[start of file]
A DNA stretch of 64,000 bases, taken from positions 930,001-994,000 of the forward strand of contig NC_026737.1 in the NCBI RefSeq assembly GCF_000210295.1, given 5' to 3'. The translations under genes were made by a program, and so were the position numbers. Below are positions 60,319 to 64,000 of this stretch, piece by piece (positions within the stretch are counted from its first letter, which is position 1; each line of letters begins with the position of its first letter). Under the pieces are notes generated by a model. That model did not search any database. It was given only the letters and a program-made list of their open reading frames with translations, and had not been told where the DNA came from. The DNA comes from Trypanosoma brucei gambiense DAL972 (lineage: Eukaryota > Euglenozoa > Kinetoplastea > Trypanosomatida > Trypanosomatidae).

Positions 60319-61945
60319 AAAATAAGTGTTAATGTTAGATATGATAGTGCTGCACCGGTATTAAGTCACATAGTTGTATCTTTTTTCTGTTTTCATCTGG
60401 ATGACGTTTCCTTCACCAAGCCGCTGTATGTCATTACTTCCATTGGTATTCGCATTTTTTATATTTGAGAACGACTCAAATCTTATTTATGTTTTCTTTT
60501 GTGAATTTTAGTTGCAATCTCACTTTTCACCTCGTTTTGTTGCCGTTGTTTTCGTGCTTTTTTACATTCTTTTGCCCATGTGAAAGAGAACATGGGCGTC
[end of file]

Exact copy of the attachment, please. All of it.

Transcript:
A DNA stretch of 64,000 bases, taken from positions 930,001-994,000 of the forward strand of contig NC_026737.1 in the NCBI RefSeq assembly GCF_000210295.1, given 5' to 3'. The translations under genes were made by a program, and so were the position numbers. Below are positions 60,319 to 64,000 of this stretch, piece by piece (positions within the stretch are counted from its first letter, which is position 1; each line of letters begins with the position of its first letter). Under the pieces are notes generated by a model. That model did not search any database. It was given only the letters and a program-made list of their open reading frames with translations, and had not been told where the DNA came from. The DNA comes from Trypanosoma brucei gambiense DAL972 (lineage: Eukaryota > Euglenozoa > Kinetoplastea > Trypanosomatida > Trypanosomatidae).

Positions 60319-61945
60319 AAAATAAGTGTTAATGTTAGATATGATAGTGCTGCACCGGTATTAAGTCACATAGTTGTATCTTTTTTCTGTTTTCATCTGG
60401 ATGACGTTTCCTTCACCAAGCCGCTGTATGTCATTACTTCCATTGGTATTCGCATTTTTTATATTTGAGAACGACTCAAATCTTATTTATGTTTTCTTTT
60501 GTGAATTTTAGTTGCAATCTCACTTTTCACCTCGTTTTGTTGCCGTTGTTTTCGTGCTTTTTTACATTCTTTTGCCCATGTGAAAGAGAACATGGGCGTC